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Oncologist. 2016 Dec;21(12):1471-1482. Epub 2016 Aug 5.

Preventing and Managing Toxicities of High-Dose Methotrexate.

Author information

1
School of Health Studies, University of Memphis, Memphis, Tennessee, USA Scott.howard@worldchildcancer.us.
2
Department of Pharmaceutical Sciences, St. Jude Children's Research Hospital, New York, New York, USA.
3
Department of Oncology, St. Jude Children's Research Hospital, New York, New York, USA.
4
School of Health Studies, University of Memphis, Memphis, Tennessee, USA.
5
Department of Hematology and Medical Oncology, Emory University School of Medicine, Atlanta, Georgia, USA.

Abstract

: High-dose methotrexate (HDMTX), defined as a dose higher than 500 mg/m2, is used to treat a range of adult and childhood cancers. Although HDMTX is safely administered to most patients, it can cause significant toxicity, including acute kidney injury (AKI) in 2%-12% of patients. Nephrotoxicity results from crystallization of methotrexate in the renal tubular lumen, leading to tubular toxicity. AKI and other toxicities of high-dose methotrexate can lead to significant morbidity, treatment delays, and diminished renal function. Risk factors for methotrexate-associated toxicity include a history of renal dysfunction, volume depletion, acidic urine, and drug interactions. Renal toxicity leads to impaired methotrexate clearance and prolonged exposure to toxic concentrations, which further worsen renal function and exacerbate nonrenal adverse events, including myelosuppression, mucositis, dermatologic toxicity, and hepatotoxicity. Serum creatinine, urine output, and serum methotrexate concentration are monitored to assess renal clearance, with concurrent hydration, urinary alkalinization, and leucovorin rescue to prevent and mitigate AKI and subsequent toxicity. When delayed methotrexate excretion or AKI occurs despite preventive strategies, increased hydration, high-dose leucovorin, and glucarpidase are usually sufficient to allow renal recovery without the need for dialysis. Prompt recognition and effective treatment of AKI and associated toxicities mitigate further toxicity, facilitate renal recovery, and permit patients to receive other chemotherapy or resume HDMTX therapy when additional courses are indicated.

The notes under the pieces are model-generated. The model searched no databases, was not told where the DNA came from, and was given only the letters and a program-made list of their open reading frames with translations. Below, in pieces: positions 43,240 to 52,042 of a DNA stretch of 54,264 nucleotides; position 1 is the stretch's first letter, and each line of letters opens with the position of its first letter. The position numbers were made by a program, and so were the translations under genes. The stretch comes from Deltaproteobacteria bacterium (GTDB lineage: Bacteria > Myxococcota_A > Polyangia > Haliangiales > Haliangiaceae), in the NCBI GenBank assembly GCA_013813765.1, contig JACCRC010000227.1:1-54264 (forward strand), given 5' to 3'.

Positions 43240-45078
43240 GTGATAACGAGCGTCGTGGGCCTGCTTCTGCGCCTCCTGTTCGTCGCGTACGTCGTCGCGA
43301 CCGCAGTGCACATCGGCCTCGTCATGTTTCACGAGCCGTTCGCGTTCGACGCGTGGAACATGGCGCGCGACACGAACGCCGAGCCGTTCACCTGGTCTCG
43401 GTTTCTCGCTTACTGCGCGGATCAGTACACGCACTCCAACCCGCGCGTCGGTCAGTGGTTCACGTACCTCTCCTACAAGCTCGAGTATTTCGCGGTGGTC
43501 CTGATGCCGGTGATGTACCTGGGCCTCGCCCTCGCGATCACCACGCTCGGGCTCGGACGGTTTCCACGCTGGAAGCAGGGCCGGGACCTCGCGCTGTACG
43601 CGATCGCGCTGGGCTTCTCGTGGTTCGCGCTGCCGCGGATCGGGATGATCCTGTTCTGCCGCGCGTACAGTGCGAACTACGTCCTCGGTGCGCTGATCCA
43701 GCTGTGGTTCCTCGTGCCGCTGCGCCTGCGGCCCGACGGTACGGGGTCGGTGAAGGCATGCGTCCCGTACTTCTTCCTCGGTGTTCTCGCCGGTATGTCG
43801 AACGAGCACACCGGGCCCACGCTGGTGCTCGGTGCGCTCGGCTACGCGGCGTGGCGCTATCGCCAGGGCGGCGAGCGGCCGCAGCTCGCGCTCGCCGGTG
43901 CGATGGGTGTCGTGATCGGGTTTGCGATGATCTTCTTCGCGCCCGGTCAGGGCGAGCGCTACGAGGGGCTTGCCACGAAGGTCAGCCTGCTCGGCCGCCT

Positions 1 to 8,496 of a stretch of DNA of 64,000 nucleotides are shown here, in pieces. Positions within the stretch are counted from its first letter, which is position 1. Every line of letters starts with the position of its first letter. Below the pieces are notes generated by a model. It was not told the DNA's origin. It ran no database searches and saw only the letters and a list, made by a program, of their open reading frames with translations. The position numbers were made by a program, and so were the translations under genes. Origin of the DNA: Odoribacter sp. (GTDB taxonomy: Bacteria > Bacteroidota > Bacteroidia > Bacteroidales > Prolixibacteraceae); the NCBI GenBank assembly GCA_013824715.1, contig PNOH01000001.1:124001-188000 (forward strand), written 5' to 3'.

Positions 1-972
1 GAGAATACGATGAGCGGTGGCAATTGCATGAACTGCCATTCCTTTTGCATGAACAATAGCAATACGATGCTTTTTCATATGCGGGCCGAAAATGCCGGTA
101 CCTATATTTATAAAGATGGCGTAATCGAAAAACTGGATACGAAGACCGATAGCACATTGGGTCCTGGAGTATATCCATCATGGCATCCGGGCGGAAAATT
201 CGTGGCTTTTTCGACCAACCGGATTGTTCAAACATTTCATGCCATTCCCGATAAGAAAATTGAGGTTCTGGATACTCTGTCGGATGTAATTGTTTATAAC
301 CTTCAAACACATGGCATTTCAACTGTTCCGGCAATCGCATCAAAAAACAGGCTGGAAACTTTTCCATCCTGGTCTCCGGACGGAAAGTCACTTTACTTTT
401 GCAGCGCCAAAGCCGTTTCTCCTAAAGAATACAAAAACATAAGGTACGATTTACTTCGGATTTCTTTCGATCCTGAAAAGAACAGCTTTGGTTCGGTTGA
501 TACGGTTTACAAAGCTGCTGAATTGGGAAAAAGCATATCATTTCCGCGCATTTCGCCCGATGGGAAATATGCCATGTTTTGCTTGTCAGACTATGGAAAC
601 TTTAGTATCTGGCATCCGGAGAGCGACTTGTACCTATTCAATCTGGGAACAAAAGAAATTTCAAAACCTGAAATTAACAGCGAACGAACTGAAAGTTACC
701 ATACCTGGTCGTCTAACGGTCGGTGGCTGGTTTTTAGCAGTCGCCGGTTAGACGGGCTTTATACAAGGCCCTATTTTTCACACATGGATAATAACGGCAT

IMPLICATIONS FOR PRACTICE:

High-dose methotrexate (HDMTX), defined as a dose higher than 500 mg/m2, is used for a range of cancers. Although HDMTX is safely administered to most patients, it can cause significant toxicity, including acute kidney injury (AKI), attributable to crystallization of methotrexate in the renal tubular lumen, leading to tubular toxicity. When AKI occurs despite preventive strategies, increased hydration, high-dose leucovorin, and glucarpidase allow renal recovery without the need for dialysis. This article, based on a review of the current associated literature, provides comprehensive recommendations for prevention of toxicity and, when necessary, detailed treatment guidance to mitigate AKI and subsequent toxicity.

KEYWORDS:

Acute kidney injury; Glucarpidase; High-dose methotrexate; Leucovorin; Methotrexate; Pharmacokinetics

PMID:
27496039
PMCID:
PMC5153332
DOI:
10.1634/theoncologist.2015-0164
[Indexed for MEDLINE]
Free PMC Article

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